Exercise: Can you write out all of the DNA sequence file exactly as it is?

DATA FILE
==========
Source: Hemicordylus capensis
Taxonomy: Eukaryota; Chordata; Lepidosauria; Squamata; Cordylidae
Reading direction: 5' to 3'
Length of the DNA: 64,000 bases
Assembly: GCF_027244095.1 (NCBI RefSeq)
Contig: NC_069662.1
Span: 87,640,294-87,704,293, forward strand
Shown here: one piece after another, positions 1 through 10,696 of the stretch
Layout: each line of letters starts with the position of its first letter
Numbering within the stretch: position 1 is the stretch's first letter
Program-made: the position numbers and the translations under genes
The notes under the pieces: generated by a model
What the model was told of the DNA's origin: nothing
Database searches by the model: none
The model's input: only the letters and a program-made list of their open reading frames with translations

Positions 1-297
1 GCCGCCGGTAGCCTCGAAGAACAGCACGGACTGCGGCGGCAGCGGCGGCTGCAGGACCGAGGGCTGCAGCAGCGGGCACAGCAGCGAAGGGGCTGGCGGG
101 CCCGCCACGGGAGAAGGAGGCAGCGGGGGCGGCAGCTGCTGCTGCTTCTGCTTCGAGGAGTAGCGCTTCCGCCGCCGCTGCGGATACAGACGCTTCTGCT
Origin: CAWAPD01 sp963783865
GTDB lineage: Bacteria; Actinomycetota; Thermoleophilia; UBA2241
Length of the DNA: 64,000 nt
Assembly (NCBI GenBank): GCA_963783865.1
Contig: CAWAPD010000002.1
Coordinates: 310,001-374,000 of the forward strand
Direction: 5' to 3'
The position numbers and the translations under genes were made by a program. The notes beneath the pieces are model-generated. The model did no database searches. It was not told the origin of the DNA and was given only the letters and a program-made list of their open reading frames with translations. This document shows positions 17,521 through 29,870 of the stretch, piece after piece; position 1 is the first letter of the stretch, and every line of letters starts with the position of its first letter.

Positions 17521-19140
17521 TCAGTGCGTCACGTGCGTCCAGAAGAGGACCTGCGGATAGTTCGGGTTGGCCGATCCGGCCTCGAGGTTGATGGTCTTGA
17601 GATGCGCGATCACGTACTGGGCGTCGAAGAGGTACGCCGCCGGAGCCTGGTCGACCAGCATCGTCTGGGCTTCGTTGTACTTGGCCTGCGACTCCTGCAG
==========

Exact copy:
Source: Hemicordylus capensis
Taxonomy: Eukaryota; Chordata; Lepidosauria; Squamata; Cordylidae
Reading direction: 5' to 3'
Length of the DNA: 64,000 bases
Assembly: GCF_027244095.1 (NCBI RefSeq)
Contig: NC_069662.1
Span: 87,640,294-87,704,293, forward strand
Shown here: one piece after another, positions 1 through 10,696 of the stretch
Layout: each line of letters starts with the position of its first letter
Numbering within the stretch: position 1 is the stretch's first letter
Program-made: the position numbers and the translations under genes
The notes under the pieces: generated by a model
What the model was told of the DNA's origin: nothing
Database searches by the model: none
The model's input: only the letters and a program-made list of their open reading frames with translations

Positions 1-297
1 GCCGCCGGTAGCCTCGAAGAACAGCACGGACTGCGGCGGCAGCGGCGGCTGCAGGACCGAGGGCTGCAGCAGCGGGCACAGCAGCGAAGGGGCTGGCGGG
101 CCCGCCACGGGAGAAGGAGGCAGCGGGGGCGGCAGCTGCTGCTGCTTCTGCTTCGAGGAGTAGCGCTTCCGCCGCCGCTGCGGATACAGACGCTTCTGCT
Origin: CAWAPD01 sp963783865
GTDB lineage: Bacteria; Actinomycetota; Thermoleophilia; UBA2241
Length of the DNA: 64,000 nt
Assembly (NCBI GenBank): GCA_963783865.1
Contig: CAWAPD010000002.1
Coordinates: 310,001-374,000 of the forward strand
Direction: 5' to 3'
The position numbers and the translations under genes were made by a program. The notes beneath the pieces are model-generated. The model did no database searches. It was not told the origin of the DNA and was given only the letters and a program-made list of their open reading frames with translations. This document shows positions 17,521 through 29,870 of the stretch, piece after piece; position 1 is the first letter of the stretch, and every line of letters starts with the position of its first letter.

Positions 17521-19140
17521 TCAGTGCGTCACGTGCGTCCAGAAGAGGACCTGCGGATAGTTCGGGTTGGCCGATCCGGCCTCGAGGTTGATGGTCTTGA
17601 GATGCGCGATCACGTACTGGGCGTCGAAGAGGTACGCCGCCGGAGCCTGGTCGACCAGCATCGTCTGGGCTTCGTTGTACTTGGCCTGCGACTCCTGCAG